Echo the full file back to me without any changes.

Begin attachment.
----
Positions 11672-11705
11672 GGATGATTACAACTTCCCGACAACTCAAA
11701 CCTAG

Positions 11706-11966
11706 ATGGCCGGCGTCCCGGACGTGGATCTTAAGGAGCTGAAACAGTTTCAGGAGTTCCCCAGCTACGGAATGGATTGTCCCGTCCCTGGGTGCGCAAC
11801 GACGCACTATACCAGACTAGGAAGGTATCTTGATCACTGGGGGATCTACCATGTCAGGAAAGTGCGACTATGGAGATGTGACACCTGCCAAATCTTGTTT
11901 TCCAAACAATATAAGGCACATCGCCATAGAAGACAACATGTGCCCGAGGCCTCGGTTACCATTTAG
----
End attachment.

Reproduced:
Positions 11672-11705
11672 GGATGATTACAACTTCCCGACAACTCAAA
11701 CCTAG

Positions 11706-11966
11706 ATGGCCGGCGTCCCGGACGTGGATCTTAAGGAGCTGAAACAGTTTCAGGAGTTCCCCAGCTACGGAATGGATTGTCCCGTCCCTGGGTGCGCAAC
11801 GACGCACTATACCAGACTAGGAAGGTATCTTGATCACTGGGGGATCTACCATGTCAGGAAAGTGCGACTATGGAGATGTGACACCTGCCAAATCTTGTTT
11901 TCCAAACAATATAAGGCACATCGCCATAGAAGACAACATGTGCCCGAGGCCTCGGTTACCATTTAG